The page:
Officials: Knife reportedly found at O.J. Simpson’s former estate likely isn’t connected with killings

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On Wednesday, a law enforcement official said the knife that was recently found at O.J. Simpson's former estate likely isn't connected to the killings of his ex-wife and her friend, but it will take at least three weeks to know for sure. The official says

LOS ANGELES – A law enforcement official says the knife reportedly found at O.J. Simpson’s former estate likely isn’t connected to the killings of Simpson’s ex-wife and her friend, but it will take at least three weeks to know for sure.

The official with knowledge of the investigation told The Associated Press that Los Angeles police detectives doubt the knife was used in the 1994 killings.

The official says the knife is common among gardeners and is too small to make the wounds that killed Nicole Brown Simpson and Ronald Goldman.

The official is not authorized to publicly discuss the investigation and spoke only on condition of anonmity.

Police Capt. Andy Neiman said Wednesday that investigators examining the knife don’t expect results for at least three weeks.

The department’s crime lab is looking for DNA or other material.

 

Law enforcement sources say the knife was reportedly found years ago buried in the perimeter of Simpson’s former estate. The house was demolished in 1998, but reports vary as to when the knife was actually found by a construction worker.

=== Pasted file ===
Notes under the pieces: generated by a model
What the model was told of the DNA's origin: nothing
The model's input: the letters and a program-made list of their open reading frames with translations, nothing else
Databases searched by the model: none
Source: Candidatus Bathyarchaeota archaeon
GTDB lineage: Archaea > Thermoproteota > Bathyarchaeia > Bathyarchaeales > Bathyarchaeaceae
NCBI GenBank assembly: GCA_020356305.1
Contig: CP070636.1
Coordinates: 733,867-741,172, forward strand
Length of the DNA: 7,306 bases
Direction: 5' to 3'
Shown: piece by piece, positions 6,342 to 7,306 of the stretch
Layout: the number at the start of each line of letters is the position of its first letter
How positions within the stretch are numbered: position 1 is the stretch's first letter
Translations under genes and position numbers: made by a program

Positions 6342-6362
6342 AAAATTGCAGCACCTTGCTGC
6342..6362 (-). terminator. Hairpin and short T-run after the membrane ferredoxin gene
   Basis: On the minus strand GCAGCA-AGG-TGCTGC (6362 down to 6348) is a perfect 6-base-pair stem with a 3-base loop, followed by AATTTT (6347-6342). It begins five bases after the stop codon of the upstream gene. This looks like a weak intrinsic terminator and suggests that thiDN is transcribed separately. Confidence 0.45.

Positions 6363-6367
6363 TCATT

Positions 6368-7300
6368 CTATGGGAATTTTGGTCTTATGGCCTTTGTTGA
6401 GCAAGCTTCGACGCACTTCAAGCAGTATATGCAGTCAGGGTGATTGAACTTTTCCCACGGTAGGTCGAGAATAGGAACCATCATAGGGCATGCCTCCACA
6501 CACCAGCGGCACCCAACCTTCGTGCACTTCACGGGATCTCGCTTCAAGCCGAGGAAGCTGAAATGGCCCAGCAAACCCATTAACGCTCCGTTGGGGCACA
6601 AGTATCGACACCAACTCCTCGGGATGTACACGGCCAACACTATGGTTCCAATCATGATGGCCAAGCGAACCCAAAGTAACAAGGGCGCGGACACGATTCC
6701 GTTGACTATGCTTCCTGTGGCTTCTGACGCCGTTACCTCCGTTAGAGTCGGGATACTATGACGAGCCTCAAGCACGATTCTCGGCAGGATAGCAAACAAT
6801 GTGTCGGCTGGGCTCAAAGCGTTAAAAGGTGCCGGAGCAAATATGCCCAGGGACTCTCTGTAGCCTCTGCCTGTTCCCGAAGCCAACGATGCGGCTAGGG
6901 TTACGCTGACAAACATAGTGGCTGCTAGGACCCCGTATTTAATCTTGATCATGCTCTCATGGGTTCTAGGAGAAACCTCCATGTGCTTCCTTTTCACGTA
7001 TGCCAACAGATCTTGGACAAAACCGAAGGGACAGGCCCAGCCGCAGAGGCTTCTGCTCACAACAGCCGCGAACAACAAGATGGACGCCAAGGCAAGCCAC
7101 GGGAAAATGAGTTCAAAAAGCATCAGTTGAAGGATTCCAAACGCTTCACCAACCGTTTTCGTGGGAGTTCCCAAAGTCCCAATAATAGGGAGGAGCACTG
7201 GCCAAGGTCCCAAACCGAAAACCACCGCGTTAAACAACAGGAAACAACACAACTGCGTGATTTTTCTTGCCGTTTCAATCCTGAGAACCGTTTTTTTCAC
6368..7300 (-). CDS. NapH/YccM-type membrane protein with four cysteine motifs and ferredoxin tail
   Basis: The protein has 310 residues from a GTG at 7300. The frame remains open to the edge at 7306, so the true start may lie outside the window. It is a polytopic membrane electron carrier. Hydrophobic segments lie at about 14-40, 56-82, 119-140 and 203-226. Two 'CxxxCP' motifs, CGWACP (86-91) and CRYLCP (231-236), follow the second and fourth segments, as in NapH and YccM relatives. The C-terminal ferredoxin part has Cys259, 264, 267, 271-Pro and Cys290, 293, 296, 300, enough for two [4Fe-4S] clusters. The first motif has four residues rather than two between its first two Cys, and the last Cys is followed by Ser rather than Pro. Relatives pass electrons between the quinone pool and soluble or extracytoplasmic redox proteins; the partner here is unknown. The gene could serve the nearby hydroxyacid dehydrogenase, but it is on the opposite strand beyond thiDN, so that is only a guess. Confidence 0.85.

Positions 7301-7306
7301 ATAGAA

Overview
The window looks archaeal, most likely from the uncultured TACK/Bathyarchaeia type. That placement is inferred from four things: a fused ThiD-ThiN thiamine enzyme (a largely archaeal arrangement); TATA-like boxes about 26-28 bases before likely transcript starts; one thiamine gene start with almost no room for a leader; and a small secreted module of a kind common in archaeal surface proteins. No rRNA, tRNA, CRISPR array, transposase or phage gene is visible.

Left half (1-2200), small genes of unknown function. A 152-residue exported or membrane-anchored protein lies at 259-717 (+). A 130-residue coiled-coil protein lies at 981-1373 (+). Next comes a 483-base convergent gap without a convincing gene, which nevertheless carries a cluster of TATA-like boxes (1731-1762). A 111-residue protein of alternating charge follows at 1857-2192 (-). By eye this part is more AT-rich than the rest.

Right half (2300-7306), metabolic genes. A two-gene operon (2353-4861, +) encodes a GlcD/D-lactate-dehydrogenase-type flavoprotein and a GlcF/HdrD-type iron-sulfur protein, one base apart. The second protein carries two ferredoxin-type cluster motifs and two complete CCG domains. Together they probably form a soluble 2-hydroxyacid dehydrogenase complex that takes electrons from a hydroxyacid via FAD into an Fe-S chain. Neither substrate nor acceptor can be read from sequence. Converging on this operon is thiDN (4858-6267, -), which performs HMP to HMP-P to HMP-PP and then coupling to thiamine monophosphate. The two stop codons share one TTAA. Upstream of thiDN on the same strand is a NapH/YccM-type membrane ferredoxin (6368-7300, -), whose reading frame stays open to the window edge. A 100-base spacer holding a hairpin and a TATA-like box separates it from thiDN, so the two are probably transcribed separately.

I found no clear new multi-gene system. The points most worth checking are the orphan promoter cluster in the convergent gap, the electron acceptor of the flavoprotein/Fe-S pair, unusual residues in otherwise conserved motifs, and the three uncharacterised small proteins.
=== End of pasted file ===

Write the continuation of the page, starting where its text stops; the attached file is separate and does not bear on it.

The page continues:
Either way, the worker took the folding buck knife to an off-duty cop who was working security nearby and the officer took it home — and kept it until just a couple of months ago.

Reportedly, after the police officer retired from the LAPD, he told a friend at the Robbery Homicide Division in January 2015 that he was going to have the knife framed and put on his wall, and he wanted his friend to find out the departmental record number for the Nicole Brown Simpson and Ronald Goldman murder case, which he planned to engrave on the frame.

The friend told his superiors and they demanded the cop turn the knife over, which he then did.

The case is being kept top secret. It was reportedly logged into the LAPD’s computer system outside the official case file to avoid security leaks.

The case is still open with the LAPD, because no one was ever convicted of the crimes. However, if the knife is found to have Nicole Brown Simpson’s or Ronald Goldman’s DNA on it, that doesn’t mean a new trial for O.J.

He was already found not guilty for the charges and retrying him would constitute double jeopardy.